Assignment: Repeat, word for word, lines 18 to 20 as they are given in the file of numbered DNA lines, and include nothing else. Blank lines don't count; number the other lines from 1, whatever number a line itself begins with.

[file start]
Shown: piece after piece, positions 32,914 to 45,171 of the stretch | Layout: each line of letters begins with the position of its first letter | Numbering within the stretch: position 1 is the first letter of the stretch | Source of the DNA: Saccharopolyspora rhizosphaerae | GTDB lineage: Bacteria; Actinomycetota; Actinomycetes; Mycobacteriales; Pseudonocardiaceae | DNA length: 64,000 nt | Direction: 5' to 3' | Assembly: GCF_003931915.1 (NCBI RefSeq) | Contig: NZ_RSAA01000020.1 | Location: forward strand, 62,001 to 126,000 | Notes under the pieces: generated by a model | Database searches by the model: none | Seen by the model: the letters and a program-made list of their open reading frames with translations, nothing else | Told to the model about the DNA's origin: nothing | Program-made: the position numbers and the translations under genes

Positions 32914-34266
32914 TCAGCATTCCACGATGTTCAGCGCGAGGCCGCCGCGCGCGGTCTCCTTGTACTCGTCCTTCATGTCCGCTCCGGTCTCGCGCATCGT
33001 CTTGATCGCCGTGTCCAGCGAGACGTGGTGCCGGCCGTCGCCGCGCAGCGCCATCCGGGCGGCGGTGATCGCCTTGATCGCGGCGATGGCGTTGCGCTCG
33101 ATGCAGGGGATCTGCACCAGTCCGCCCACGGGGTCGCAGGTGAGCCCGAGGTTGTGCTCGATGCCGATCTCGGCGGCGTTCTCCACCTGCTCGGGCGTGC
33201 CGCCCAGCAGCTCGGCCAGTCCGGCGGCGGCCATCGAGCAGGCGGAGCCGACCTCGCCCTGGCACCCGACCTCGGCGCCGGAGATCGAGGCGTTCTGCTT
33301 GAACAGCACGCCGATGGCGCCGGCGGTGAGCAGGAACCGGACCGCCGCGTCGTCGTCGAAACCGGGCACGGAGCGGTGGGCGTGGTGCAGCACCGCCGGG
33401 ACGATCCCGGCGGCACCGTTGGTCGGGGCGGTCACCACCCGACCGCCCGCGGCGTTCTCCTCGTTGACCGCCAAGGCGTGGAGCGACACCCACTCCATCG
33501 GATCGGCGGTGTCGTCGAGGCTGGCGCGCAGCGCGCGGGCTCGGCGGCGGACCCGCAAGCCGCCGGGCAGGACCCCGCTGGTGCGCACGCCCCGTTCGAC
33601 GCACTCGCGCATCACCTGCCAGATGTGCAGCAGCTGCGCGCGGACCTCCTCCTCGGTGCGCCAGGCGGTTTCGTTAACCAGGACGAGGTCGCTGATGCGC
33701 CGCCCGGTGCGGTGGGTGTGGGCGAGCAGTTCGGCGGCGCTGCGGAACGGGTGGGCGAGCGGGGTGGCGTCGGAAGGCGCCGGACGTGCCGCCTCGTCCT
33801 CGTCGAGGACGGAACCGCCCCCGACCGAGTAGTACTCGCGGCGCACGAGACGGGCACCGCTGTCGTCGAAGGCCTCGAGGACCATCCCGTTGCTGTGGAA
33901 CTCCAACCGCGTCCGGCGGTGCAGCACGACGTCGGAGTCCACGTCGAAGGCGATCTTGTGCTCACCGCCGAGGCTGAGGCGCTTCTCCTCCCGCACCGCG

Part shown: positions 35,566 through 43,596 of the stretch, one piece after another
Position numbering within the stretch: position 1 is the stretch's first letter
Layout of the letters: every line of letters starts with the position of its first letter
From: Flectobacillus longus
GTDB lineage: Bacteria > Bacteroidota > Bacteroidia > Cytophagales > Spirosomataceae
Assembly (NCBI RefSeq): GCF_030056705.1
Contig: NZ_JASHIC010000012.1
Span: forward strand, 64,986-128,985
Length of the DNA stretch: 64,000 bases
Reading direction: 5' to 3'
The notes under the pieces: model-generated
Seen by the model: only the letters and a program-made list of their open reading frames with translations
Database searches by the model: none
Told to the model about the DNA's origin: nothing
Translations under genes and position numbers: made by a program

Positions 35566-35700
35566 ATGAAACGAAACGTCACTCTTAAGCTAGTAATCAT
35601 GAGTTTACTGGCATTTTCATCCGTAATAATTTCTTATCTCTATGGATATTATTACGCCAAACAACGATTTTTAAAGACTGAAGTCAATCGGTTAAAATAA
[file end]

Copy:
GTDB lineage: Bacteria > Bacteroidota > Bacteroidia > Cytophagales > Spirosomataceae
Assembly (NCBI RefSeq): GCF_030056705.1
Contig: NZ_JASHIC010000012.1